In 2021, propaganda is used widely. In a world where social media dominates the lives of millions and politicians are more likely to win an election based on how many followers they have rather than their policies or beliefs, it’s hard for us to determine what facts we can trust anymore.

Take Dr. Founchi as an example: there were three different sources reporting his involvement in the debate over gain-of-function research with wildly differing accounts about whether he was supportive or against GAFR development (or if he ever even debated this topic).

Propaganda isn’t just limited to politics–it affects all aspects of our life from food labeling and weight loss commercials that promise miraculous results overnight but don’t deliver anything close after you buy into them.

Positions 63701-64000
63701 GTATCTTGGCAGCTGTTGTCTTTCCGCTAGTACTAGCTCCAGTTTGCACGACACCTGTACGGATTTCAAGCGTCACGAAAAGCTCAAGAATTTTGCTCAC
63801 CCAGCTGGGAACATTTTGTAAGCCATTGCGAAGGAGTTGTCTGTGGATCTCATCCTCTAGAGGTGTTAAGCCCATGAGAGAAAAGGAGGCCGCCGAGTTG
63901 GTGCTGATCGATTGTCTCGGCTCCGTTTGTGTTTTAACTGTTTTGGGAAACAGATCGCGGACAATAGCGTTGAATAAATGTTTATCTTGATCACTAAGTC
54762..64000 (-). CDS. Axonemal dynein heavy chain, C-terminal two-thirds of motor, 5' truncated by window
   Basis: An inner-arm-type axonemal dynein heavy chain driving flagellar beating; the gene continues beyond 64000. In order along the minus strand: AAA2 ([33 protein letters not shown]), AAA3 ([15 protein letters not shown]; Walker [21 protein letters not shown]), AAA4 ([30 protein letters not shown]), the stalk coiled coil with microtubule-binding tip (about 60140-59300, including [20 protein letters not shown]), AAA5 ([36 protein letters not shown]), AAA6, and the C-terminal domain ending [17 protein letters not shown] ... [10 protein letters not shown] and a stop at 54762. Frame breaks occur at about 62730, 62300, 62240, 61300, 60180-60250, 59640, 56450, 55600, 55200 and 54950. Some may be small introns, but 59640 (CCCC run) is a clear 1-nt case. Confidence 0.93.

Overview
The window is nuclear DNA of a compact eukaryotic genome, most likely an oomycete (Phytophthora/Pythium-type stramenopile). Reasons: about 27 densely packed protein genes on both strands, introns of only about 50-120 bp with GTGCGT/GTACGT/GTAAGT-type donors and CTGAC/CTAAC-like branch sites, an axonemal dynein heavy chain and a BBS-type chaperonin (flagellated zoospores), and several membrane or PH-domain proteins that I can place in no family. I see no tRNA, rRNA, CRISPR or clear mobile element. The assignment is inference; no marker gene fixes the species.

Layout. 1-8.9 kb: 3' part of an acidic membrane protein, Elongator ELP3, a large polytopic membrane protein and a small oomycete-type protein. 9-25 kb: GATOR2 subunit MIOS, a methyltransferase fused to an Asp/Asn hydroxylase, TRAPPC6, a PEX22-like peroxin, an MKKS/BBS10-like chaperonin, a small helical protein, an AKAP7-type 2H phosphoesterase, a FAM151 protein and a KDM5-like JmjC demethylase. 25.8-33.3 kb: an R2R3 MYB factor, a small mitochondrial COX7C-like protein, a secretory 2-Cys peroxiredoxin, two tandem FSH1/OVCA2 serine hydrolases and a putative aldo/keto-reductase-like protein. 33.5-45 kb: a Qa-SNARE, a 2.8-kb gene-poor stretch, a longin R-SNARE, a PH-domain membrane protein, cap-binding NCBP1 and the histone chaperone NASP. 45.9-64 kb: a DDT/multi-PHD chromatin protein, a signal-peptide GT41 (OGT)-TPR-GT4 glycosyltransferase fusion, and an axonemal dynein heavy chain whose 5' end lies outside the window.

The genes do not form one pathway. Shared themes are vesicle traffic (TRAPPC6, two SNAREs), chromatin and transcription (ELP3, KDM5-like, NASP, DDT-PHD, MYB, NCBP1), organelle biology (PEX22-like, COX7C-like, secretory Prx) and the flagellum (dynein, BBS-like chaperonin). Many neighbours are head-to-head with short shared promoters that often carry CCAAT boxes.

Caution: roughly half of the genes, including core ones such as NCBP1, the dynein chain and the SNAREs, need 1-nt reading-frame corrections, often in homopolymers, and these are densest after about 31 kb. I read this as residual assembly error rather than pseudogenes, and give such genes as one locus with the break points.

Propaganda is a way of influencing an audience and promoting agendas. Propagandists may present facts selectively to encourage the perception that they want you to think about, like how Dr Founchi’s gain-of-function debate was reported in these different ways:

The Washington Post made it seem as if this research could save millions from future pandemics because “the virus cannot replicate without its central protein”. However, there are many other viruses with similar proteins who would be unaffected by such changes.

In a world where misinformation and propaganda are used to sway public opinion, it’s hard for us to determine what facts we can trust. The truth is that there are many different perspectives on the same issue – some of which may be true but others not so much. However, as I said in my introduction, this doesn’t mean you should just believe everything you read or hear because people will always try to manipulate your beliefs about an issue. At the end of the day, take time before making any decisions based off information you’ve heard from someone else and think for yourself!


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